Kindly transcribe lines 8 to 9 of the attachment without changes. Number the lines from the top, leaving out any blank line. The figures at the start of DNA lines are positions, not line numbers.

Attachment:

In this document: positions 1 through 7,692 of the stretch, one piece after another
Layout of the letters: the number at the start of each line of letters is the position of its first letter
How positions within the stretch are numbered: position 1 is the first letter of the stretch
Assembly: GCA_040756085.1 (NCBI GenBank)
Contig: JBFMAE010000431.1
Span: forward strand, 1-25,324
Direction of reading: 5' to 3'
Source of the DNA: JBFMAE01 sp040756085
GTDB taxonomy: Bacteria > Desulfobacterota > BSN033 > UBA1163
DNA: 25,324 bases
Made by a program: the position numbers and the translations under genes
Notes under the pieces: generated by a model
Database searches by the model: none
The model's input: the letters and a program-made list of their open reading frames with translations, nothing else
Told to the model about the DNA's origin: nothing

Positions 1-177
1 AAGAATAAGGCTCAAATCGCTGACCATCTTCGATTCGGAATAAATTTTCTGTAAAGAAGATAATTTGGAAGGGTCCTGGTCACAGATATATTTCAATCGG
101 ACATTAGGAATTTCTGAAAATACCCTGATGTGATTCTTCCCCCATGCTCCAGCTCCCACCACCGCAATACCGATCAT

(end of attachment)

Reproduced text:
Source of the DNA: JBFMAE01 sp040756085
GTDB taxonomy: Bacteria > Desulfobacterota > BSN033 > UBA1163